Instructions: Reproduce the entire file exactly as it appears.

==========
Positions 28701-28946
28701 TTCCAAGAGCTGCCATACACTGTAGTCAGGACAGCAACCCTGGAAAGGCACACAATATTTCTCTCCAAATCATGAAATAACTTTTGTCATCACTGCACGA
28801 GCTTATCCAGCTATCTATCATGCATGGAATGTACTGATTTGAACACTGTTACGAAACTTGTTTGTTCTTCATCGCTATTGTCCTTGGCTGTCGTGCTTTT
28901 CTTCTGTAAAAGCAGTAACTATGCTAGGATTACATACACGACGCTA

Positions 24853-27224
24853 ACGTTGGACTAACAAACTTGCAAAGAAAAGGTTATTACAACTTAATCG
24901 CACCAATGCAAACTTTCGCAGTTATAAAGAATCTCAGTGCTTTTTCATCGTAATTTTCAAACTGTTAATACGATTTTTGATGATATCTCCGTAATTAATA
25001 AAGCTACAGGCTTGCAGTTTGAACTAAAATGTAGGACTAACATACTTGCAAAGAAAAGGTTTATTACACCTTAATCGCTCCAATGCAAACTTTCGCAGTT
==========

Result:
Positions 28701-28946
28701 TTCCAAGAGCTGCCATACACTGTAGTCAGGACAGCAACCCTGGAAAGGCACACAATATTTCTCTCCAAATCATGAAATAACTTTTGTCATCACTGCACGA
28801 GCTTATCCAGCTATCTATCATGCATGGAATGTACTGATTTGAACACTGTTACGAAACTTGTTTGTTCTTCATCGCTATTGTCCTTGGCTGTCGTGCTTTT
28901 CTTCTGTAAAAGCAGTAACTATGCTAGGATTACATACACGACGCTA

Positions 24853-27224
24853 ACGTTGGACTAACAAACTTGCAAAGAAAAGGTTATTACAACTTAATCG
24901 CACCAATGCAAACTTTCGCAGTTATAAAGAATCTCAGTGCTTTTTCATCGTAATTTTCAAACTGTTAATACGATTTTTGATGATATCTCCGTAATTAATA
25001 AAGCTACAGGCTTGCAGTTTGAACTAAAATGTAGGACTAACATACTTGCAAAGAAAAGGTTTATTACACCTTAATCGCTCCAATGCAAACTTTCGCAGTT